Volume 95, Issue 78

Wednesday, February 20, 2002
 
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ARTS AND ENTERTAINMENT

Exotic and tasty eats at the Village Cafe

Plethora of influences creates distinct Blend

An ode to metal-heads

Willie one lonely Manchu at the Forever Cafe

Musicians against suicide

Willie one lonely Manchu at the Forever Cafe

Fu-Manchu
California Crossing
Mammoth Records

Two stars (out of five)

Take half a cup of power chords, stir in a tablespoon of unimaginative lyrics, a sprinkle of women in skimpy bikinis and bake at 350 degrees. About 40 minutes later, your California Crossing should be ready.

On their latest album, Southern California-based power punk rockers Fu-Manchu stick to their roots as hardcore rockers with a touch of punk. Formed in the early 90s, the foursome underwent a transformation in 1997 with the addition of Bob Balch on lead guitar and Brant Bjork on drums.

The majority of tracks on California Crossing follow the same generic formula – loud guitars and drum solos coupled with "singing," which could be better described as abrasive shouting.

The lyrics are extremely repetitive, as the songs usually contain one catch phrase, (often the title) that is simply repeated throughout the song. The low point occurs on "Mongoose," with lead vocalist Scott Hill screaming "the mongoose flies on by" over and over again.

The album's title track, yet again, lacks creativity and is reminiscent of Sum 41's "Pain for Pleasure."

The album ends on a high note, however, with "The Wastoid," an instrumental track with a stellar drum solo by Bjork. Although primarily instrumental, the song has a computerized, electronic feel. Perhaps the absence of terrible lyrics is the reason this track stands out on California Crossing.

Fu-Manchu has no depth lyrically, but, if you're searching for an 80s hair metal sound, they just might satisfy your appetite.

–Jaclyn Howe


 

Derek Lathrop
Forever Cafe

Tin House Records

Three 1/2 stars (out of five)

Musician Derek Lathrop has managed to find the right formula for his new album – a combination of back-beat country stylings, contemporary folk-funk and a yearning to be heard that is unmistakable from his vocal arrangements.

Claiming to be under a poltergeist's trance while recording the tracks, Lathrop has embraced the best aspects of Canadiana, drawing on many inspirations to churn out a sound that is unique in many ways.

The key to Forever Café is its seemingly effortless efficiency in delivering music with soul. Simplicity in the instruments – a saxophone, violin and guitar – along with Lathrop's clean, impressionistic voice combine to put the listener on a natural high.

"Jasper" and "Kaleidoscope" are light-hearted tunes about the squabbles that encapsulate bad relationships, while "We'd Be Together" is a somewhat pathetic and forlorn attempt to reach out for the one that got away. The subject matter is not one of Lathrop's strong suits, but the smooth and melodic flow of the songs more than make up for this oversight.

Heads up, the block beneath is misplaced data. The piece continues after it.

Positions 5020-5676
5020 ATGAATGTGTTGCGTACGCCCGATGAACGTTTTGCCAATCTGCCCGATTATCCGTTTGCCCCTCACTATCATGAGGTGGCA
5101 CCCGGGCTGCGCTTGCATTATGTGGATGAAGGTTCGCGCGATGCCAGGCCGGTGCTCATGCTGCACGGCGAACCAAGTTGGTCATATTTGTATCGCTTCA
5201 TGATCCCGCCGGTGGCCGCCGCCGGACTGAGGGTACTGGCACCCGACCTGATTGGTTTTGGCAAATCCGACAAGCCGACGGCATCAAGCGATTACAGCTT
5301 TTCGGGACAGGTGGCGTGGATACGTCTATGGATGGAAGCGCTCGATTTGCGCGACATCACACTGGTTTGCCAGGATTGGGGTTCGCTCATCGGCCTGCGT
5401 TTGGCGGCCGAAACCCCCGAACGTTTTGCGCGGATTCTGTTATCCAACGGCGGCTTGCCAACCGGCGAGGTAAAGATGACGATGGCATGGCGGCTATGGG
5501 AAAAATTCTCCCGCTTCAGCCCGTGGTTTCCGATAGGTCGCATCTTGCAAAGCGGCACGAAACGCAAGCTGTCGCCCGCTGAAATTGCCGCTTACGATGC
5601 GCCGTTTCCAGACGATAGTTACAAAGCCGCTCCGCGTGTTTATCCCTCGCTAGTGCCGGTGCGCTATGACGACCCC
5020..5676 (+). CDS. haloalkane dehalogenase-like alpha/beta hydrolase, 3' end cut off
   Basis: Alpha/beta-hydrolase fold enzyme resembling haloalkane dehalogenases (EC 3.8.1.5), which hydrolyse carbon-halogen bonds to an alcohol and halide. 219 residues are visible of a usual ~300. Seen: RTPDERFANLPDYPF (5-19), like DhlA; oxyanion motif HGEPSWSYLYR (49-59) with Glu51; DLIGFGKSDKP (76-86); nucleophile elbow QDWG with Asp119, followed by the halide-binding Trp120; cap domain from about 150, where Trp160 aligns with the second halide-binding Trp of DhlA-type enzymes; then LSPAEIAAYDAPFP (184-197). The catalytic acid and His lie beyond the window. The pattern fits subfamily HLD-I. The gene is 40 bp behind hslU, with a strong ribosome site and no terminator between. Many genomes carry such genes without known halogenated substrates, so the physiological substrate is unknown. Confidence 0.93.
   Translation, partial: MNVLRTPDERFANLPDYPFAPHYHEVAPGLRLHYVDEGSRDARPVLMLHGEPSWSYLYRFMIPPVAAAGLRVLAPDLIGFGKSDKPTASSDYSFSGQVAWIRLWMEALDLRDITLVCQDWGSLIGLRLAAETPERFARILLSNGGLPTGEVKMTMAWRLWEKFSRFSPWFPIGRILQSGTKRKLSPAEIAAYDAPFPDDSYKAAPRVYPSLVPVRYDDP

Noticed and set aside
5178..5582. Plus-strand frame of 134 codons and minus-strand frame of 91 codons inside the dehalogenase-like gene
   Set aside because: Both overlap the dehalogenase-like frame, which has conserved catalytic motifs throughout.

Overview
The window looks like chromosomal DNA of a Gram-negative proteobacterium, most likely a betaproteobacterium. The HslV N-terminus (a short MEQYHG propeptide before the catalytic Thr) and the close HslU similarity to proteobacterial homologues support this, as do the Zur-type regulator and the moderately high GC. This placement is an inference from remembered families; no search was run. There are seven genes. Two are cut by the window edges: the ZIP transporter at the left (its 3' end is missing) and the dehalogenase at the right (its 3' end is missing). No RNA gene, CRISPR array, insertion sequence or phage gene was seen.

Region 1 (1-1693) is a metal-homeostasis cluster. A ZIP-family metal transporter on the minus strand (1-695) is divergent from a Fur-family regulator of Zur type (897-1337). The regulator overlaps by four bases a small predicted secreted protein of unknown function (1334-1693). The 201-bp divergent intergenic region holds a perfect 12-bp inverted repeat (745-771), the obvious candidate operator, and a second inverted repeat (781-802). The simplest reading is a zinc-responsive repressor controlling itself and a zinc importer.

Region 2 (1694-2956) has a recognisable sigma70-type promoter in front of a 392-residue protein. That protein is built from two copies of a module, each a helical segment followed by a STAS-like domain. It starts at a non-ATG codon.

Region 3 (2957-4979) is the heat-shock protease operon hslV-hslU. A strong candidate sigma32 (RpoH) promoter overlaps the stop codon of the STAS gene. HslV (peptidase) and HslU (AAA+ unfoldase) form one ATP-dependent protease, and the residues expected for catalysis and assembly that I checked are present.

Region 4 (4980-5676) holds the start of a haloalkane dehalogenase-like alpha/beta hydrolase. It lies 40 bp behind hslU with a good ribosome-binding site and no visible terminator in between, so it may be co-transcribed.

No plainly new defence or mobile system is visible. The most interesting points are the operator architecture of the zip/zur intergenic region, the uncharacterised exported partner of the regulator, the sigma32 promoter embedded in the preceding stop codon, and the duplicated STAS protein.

Although the track "She Talks" is a clear and blatant rip-off of "Crash" by The Dave Matthews Band, it is a testament to Lathrop's ingenuity, as he manages to take a classic song and add a new twist to it.

Forever Café may be the closest any of us will come to experiencing a revelation, even if it lasts for only 57 minutes.

–Robert Wong


 

Willie Nelson
The Great Divide

Lost Highway Records

One 1/2 stars (out of five)


Willie Nelson is back, armed with his acoustic guitar and country-tinged vocals.

Throughout the years, many artists have conformed to new trends but Nelson has always remained true to his roots. The Great Divide features numerous collaborations with artists such as Kid Rock and Sheryl Crow, but these talented musicians can't help dig this album out of its grave.


Each song is a mixture of soft rock and country, making it difficult to decipher the difference between songs. Nelson's voice is dry and bland and lacks variation.

The most disappointing track on the album is his remix of Cyndi Lauper's hit "Time After Time." There are no words in the English language that can begin to fully describe this song. Nelson transforms the song into a country blunder that begs the question – what was he thinking?

However, to balance this failure, songs like "This Face" and "You Remain" are sung and expressed beautifully by Nelson. Ironically, these songs are the most depressing on the album because they explore the notion of aging, acceptance and fading away.

On a brighter note, there are a couple of good songs on the album like "Maria (Shut Up And Kiss Me)," written by Matchbox 20's frontman Rob Thomas. This is one of the only tracks that has a beat, good lyrics and a catchy chorus.

Although Willie Nelson may be a legend in the music industry, fans may wonder when he's going to get back on the road again and not return.

–Rana Issa




To Contact The Arts and Entertainment Department:
gazette.entertainment@uwo.ca

Copyright © The Gazette 2002